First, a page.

WASHINGTON (Reuters) - British Airways and Korean Air have agreed to plead guilty and pay separate $300 million (148 million pounds) criminal fines for their roles in conspiracies to fix the prices of passenger and cargo flights, the U.S. Justice Department said on Wednesday
UK authorities said earlier on Wednesday that British Airways agreed to pay a separate 121.5 million pound price-fixing fine for discussing fuel surcharges with archrival Virgin Atlantic Airways.
The fines, the biggest in the company’s history, could have been higher if the airline had not admitted wrongdoing, a UK official said.
The plea agreements are the first from a continuing, wide-ranging investigation into the air transport industry by the Justice Department’s antitrust division.
Both British Airways and Korean Air have agreed to cooperate with the investigation, Justice Department officials told a news conference.
The conspiracies were described as among the largest and most far-reaching ever investigated. “In every instance American businesses and consumers ended up paying more because of these crimes,” Acting Associate Attorney General William Mercer said.
Virgin Atlantic and Deutsche Lufthansa earlier agreed to cooperate under a leniency program that allows a company to voluntarily disclose its participation in an antitrust crime and avoid conviction and fines.
Virgin Atlantic and Lufthansa still must pay restitution to the U.S. victims of their conspiracies, the officials said.
The Korean Air conspiracy lasted between January 2000 and July 2006 while the one involving British Airways took place between March 2002 and February 2006, the officials said.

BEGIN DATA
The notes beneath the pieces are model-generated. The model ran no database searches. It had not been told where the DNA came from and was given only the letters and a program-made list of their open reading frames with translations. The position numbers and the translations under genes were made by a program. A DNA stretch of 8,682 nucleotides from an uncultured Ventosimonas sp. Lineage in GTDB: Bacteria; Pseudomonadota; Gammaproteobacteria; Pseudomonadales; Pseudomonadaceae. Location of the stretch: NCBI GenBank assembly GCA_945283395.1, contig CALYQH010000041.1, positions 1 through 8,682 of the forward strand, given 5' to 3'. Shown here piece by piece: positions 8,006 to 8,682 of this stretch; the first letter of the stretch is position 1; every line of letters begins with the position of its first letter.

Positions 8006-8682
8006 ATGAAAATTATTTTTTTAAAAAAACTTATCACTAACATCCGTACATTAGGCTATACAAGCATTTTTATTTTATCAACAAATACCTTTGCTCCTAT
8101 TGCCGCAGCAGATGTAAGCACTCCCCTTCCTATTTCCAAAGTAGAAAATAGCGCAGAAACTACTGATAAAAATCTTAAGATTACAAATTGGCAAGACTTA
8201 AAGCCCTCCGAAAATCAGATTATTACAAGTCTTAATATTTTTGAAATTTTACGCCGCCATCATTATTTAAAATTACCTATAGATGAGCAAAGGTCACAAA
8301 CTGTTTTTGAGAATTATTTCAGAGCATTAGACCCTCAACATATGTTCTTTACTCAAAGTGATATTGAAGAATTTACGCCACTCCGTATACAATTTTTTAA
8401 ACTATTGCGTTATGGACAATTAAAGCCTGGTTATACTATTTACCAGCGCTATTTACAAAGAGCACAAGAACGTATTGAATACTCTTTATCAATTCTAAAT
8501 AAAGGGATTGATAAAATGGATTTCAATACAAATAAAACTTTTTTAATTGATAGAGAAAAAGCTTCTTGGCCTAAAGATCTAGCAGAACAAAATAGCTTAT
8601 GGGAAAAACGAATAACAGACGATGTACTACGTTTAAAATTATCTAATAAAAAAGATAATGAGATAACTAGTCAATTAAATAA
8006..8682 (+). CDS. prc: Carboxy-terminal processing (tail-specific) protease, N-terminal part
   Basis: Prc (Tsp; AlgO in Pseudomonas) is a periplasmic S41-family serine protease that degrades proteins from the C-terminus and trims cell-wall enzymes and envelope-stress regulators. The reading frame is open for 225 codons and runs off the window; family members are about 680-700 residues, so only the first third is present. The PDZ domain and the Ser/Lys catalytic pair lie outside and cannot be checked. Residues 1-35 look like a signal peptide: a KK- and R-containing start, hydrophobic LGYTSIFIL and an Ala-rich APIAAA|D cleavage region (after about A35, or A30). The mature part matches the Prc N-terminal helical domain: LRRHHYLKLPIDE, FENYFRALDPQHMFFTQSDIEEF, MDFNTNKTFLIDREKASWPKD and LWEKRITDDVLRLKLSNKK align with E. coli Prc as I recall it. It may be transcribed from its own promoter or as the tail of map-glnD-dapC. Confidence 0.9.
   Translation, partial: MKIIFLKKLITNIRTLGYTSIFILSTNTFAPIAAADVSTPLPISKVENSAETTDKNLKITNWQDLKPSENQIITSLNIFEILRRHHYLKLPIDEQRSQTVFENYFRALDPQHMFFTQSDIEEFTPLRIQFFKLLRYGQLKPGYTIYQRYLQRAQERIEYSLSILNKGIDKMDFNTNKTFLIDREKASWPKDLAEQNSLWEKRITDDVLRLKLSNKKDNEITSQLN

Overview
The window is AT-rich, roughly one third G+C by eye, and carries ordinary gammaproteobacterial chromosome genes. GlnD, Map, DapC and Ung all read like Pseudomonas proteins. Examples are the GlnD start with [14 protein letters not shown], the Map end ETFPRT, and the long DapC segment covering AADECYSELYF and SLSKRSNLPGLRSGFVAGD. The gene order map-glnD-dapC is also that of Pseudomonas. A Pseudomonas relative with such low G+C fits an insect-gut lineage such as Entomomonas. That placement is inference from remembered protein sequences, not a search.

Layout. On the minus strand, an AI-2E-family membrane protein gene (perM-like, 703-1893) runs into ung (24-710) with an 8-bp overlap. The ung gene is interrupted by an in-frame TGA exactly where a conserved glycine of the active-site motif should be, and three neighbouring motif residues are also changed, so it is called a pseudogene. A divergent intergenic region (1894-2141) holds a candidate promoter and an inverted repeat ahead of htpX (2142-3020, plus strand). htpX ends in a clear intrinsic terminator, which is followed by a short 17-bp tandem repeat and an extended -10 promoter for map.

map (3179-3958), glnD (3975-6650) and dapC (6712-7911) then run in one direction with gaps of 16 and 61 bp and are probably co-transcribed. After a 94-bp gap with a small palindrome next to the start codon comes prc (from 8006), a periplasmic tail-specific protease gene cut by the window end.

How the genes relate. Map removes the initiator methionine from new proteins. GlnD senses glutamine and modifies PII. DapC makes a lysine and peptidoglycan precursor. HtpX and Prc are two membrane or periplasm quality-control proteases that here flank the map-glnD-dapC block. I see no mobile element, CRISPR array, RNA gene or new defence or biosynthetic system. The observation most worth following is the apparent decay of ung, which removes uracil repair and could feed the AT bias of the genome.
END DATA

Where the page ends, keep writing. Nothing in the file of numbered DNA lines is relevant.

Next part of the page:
They said passengers who flew on British Airways flights between the United Kingdom and the United States paid more for their tickets as a result of the illegal cartel.
In 2004, British Airways’ fuel surcharge for round-trip passenger tickets was around $10 per ticket. By the time the conspiracy ended in 2006, the surcharge was nearly $110 per ticket, the U.S. officials said.
The officials left open the possibility that individual executives and other airlines could be charged later as the investigation continues.
BA Chief Executive Willie Walsh defended the fuel surcharge increases, which came as crude oil prices surged. “I want to reassure our passengers that they were not overcharged.”
But Deputy Assistant Attorney General Scott Hammond rejected Walsh’s contention, even though it was difficult to know exactly what the prices would have been without the conspiracy.
Hammond asked why a company would risk fines and possible jail time for executives to participate for a lengthy period in a conspiracy that had no effect. “I suggest that defies common sense,” he told reporters.
Korean Air said in a statement it has worked hard to cooperate in the Justice Department’s investigation and “is pleased to be among the first airlines to have reached a full resolution of the matter.”
UAL, parent of United Airlines, said it is not the focus of the probe, but has responded to all requests for information from the department. AMR, which owns American Airlines, did not immediately respond to a request for comment.
In February last year U.S. and European officials raided airlines on both sides of the Atlantic as part of the probe into possible price-fixing of freight rates.
Airlines known to have been contacted by officials include: Air France-KLM, Scandinavian airline SAS, Luxembourg-based Cargolux Airlines International and Air Canada’s parent, ACE Aviation Holdings.
FedEx and United Parcel Service Inc have also received requests from antitrust authorities. FedEx has said it does not believe it engaged in any anti-competitive activities. UPS has said it does not believe it is a target of the investigation.
Additional reporting by Peter Kaplan, Kyle Peterson, Marc Jones and Jason Neely, editing by John Wallace
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